Kavanaugh’s Confirmation Hearing Is Pure Chaos

At least two dozen protesters have successfully disrupted the first day of the Supreme Court confirmation hearing.

A woman stands and voices her opposition to Supreme Court nominee Brett Kavanaugh, during a Senate Judiciary Committee confirmation hearing on his nomination for Supreme Court, on Capitol Hill, Tuesday, Sept. 4, 2018, in Washington. Jacquelyn Martin/AP Photo

Fight disinformation. Get a daily recap of the facts that matter. Sign up for the free Mother Jones newsletter.

Supreme Court nominee Brett Kavanaugh’s confirmation hearing is barely underway, and it’s already the most tumultuous in recent history.

Outside the Senate hearing room, women stood in silent protest, dressed in red and white Handmaid’s Tale costumes. Numerous members of the public have disrupted the hearing all morning, standing up to protest Kavanaugh’s nomination inside the hearing room. They’ve raised a wide range of issues they believe his confirmation to the Supreme Court would threaten, including health care, abortion rights, democracy, and same-sex marriage. Some protesters came in pink togas. At least two dozen protesters have been arrested, according to various news reports.

“Hell Naw Kavanuagh! Hell naw Kavanaugh!” yelled a protester who declared herself a “preexisting condition” before police dragged her out of the hearing. “I fear for my ability to continue living,” screamed another woman who also said she has a preexisting condition. “I will die! I will die!” yelled a third. 

“I had to leave my state of Missouri to get my abortion,” another protester shouted. “More women are going to die from back-alley abortions!”

“I had to have a background check to work in a laundromat!” one woman yelled, suggesting that the committee can’t vote on his nomination without more records from his time working in the administration of President George W. Bush. 

Protesters who’d been removed from the hearing room and arrested made so much noise shouting anti-Kavanaugh chants that they managed to drown out Sen. Orrin Hatch (R-Utah) as he gave an opening statement in his 15th and final Supreme Court confirmation hearing. (Hatch, the longest-serving GOP senator in US history, is retiring this year.)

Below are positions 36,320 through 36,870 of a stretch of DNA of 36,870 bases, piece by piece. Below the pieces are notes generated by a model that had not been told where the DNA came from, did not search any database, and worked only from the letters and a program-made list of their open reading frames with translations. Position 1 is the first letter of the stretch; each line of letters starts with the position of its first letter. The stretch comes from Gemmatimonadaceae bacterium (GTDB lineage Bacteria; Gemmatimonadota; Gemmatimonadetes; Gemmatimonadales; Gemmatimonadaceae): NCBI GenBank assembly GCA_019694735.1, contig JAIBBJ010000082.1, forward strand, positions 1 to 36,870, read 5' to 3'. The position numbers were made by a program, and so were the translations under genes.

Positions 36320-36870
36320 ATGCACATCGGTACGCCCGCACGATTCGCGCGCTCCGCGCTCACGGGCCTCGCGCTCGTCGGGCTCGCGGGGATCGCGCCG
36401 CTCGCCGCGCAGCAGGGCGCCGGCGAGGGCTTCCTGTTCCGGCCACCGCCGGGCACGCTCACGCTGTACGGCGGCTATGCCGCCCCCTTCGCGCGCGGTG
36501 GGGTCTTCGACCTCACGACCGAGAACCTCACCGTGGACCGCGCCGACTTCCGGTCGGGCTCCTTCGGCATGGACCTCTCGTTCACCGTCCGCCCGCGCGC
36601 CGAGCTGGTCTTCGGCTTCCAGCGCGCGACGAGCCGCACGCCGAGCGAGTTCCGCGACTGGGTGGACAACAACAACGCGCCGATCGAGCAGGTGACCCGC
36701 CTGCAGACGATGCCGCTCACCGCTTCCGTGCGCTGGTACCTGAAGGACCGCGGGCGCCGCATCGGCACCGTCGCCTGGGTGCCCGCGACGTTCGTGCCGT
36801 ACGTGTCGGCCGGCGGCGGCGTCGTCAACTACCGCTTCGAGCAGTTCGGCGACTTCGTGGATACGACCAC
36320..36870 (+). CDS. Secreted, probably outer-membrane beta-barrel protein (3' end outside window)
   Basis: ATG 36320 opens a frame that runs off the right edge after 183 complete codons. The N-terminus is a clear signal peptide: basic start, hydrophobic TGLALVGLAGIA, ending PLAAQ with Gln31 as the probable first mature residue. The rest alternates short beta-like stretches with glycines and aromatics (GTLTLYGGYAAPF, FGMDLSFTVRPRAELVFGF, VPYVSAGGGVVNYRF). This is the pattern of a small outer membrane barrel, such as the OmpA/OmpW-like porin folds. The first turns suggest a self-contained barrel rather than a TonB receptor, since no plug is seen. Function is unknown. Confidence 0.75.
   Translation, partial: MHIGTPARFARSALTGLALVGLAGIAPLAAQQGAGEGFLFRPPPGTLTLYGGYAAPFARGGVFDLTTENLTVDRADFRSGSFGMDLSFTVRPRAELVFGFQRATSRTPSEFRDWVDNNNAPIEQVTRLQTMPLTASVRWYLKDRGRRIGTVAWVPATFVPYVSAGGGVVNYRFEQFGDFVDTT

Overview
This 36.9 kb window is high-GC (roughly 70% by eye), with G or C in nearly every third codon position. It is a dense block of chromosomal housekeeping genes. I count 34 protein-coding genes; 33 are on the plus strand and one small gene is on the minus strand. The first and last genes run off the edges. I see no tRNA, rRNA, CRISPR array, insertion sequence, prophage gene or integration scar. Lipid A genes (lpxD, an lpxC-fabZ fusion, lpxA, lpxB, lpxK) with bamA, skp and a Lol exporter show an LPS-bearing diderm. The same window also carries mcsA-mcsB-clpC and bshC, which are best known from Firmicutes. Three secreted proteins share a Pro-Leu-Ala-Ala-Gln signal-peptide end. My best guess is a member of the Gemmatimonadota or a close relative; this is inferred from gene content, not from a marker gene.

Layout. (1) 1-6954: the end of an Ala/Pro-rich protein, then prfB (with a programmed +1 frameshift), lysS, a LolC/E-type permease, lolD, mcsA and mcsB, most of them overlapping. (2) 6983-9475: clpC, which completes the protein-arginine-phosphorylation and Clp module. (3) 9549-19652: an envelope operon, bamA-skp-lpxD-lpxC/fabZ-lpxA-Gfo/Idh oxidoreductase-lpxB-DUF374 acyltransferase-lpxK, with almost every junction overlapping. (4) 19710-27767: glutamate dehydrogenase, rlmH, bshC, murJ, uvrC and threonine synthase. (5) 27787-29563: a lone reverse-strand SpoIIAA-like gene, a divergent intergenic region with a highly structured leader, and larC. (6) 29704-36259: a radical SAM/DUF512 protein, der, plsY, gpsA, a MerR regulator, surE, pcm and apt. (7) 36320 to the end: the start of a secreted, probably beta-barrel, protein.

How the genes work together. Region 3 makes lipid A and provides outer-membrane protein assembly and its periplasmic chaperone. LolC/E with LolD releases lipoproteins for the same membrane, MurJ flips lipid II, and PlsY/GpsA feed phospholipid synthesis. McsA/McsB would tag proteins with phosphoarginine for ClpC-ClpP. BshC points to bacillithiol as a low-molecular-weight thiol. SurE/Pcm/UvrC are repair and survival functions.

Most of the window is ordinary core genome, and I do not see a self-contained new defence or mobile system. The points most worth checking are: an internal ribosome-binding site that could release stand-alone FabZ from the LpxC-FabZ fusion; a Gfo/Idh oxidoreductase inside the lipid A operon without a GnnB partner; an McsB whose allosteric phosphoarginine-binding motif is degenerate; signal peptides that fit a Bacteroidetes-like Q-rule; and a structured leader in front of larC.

Kavanaugh’s two daughters attended the early part of the hearing but were ushered out during some of the chaos. Their departure after the first hour was apparently planned, but the nominee no doubt appreciated that his children were spared from having to listen to repeated taunts from the audience that their father was a “fascist.”

No recent Supreme Court confirmation hearing has generated quite so much chaos or public opposition inside the hallowed halls of the Senate. Sen. Dick Durbin (D-Ill.) dubbed the protests “the voice of democracy.”

ONE MORE QUICK THING:

Or at least we hope. It’s fall fundraising time, and we’re trying to raise $250,000 to help fund Mother Jones’ journalism during a shorter than normal three-week push.

If you’re reading this, a fundraising pitch at the bottom of an article, you must find our team’s reporting valuable and we hope you’ll consider supporting it with a donation of any amount right now if you can.

It’s really that simple. But if you’d like to read a bit more, our membership lead, Brian Hiatt, has a post for you highlighting some of our newsroom's impressive, impactful work of late—including two big investigations in just one day and covering voting rights the way it needs to be done—that we hope you'll agree is worth supporting.

payment methods

ONE MORE QUICK THING:

Or at least we hope. It’s fall fundraising time, and we’re trying to raise $250,000 to help fund Mother Jones’ journalism during a shorter than normal three-week push.

If you’re reading this, a fundraising pitch at the bottom of an article, you must find our team’s reporting valuable and we hope you’ll consider supporting it with a donation of any amount right now if you can.

It’s really that simple. But if you’d like to read a bit more, our membership lead, Brian Hiatt, has a post for you highlighting some of our newsroom's impressive, impactful work of late—including two big investigations in just one day and covering voting rights the way it needs to be done—that we hope you’ll agree is worth supporting.

payment methods

We Recommend

Latest

Sign up for our free newsletter

Subscribe to the Mother Jones Daily to have our top stories delivered directly to your inbox.

Get our award-winning magazine

Save big on a full year of investigations, ideas, and insights.

Subscribe

Support our journalism

Help Mother Jones' reporters dig deep with a tax-deductible donation.

Donate